Mercedes-Benz Set to Debut Predictive Powertrain Control on Actros
Mercedes-Benz has announced Predictive Power Control will make its debut in the Actros, a heavy-duty truck used in Europe. This new system is capable of reducing fuel consumption by three percent by regulating speed, braking, and the transmission. This system extends the EcoRoll function and relies on GPS data to select the right gear and when to apply the brake. In the Actros, the PPC system can also determine when to downshift a gear or two early on when applicable. The Predictive Powertrain Control really shines when navigating up- and downhill gradients though. The GPS-based system combines geodetic data with the system's ability to detect exactly where the truck is. This, in turn, determines the type of terrain laid out in front of the truck and adjusts the transmission appropriately and applies the brakes if necessary. This is good news for seasoned truckers who are traversing a route for the first time, and aren't familiar with what topography lies ahead of them. If the system detects an obstruction (curve, steep, grade, etc), it will focus on the set speed while sipping diesel fuel. If the system feels the route ahead is clear, it will continue to focus on what lies ahead until something comes up. Daimler Trucks had a GPS speed regulator added back in 2009 in the United States. Freightliner trucks were sldo on the receiving end of a GPS speed regulator, but it didn't include gearshift intervention like the latest version in Europe has. The cruise control system in the Freightliner trucks stateside is now called Predicative Powertrain Control in Europe.While this new system may sound complicated all the driver needs to do is apply the accelerator. Braking by the driver will still need to be done obviously but the system can now step in and apply the proper amount of braking or select the appropriate gear. Automotive.com's take: Adapting this system to Mercedes-Benz passenger cars doesn't seem totally out of the question. The technology exists, and most Mercedes-Benz cars have many of the necessary components already built in. All that's needed is the programming to link it all together. Source: Daimler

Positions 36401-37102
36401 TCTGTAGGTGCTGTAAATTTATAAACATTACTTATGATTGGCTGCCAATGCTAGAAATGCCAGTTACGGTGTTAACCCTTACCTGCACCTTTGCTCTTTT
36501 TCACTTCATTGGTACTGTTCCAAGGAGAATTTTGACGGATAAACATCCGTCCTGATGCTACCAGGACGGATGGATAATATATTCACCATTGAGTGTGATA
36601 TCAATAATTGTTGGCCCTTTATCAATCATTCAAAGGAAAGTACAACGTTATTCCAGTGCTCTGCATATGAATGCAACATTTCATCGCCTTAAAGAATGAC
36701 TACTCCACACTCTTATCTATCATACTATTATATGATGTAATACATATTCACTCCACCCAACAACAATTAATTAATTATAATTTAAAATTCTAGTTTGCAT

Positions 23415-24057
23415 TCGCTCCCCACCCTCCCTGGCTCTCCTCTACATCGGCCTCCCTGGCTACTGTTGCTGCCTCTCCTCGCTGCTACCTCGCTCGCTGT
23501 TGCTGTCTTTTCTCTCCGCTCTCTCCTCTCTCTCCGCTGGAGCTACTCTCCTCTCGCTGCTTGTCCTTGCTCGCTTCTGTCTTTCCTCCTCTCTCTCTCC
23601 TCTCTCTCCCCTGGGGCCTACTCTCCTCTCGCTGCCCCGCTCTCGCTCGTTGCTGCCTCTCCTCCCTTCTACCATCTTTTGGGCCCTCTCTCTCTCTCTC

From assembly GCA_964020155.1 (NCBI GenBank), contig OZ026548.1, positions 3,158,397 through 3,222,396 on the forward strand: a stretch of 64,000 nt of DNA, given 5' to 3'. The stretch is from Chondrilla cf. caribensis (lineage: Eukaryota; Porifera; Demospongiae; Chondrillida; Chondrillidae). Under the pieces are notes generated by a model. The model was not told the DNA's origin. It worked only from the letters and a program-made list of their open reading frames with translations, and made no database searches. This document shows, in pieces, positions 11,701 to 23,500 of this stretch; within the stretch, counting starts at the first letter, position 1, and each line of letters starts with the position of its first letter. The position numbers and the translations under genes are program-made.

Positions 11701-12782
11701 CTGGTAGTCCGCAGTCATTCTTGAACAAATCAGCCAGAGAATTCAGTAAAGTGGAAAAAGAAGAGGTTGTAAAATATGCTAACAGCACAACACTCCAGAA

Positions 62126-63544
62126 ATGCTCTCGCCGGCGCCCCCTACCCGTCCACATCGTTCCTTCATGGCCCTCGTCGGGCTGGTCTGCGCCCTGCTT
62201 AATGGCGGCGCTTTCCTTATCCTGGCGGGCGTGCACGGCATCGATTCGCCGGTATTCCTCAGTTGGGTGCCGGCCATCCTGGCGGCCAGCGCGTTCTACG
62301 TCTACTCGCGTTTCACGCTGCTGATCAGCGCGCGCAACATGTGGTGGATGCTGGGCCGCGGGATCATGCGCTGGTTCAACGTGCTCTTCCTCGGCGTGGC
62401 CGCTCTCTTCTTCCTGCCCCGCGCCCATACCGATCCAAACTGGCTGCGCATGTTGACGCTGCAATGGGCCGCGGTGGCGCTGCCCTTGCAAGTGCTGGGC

This isn't your 2013 BMW 1 Series.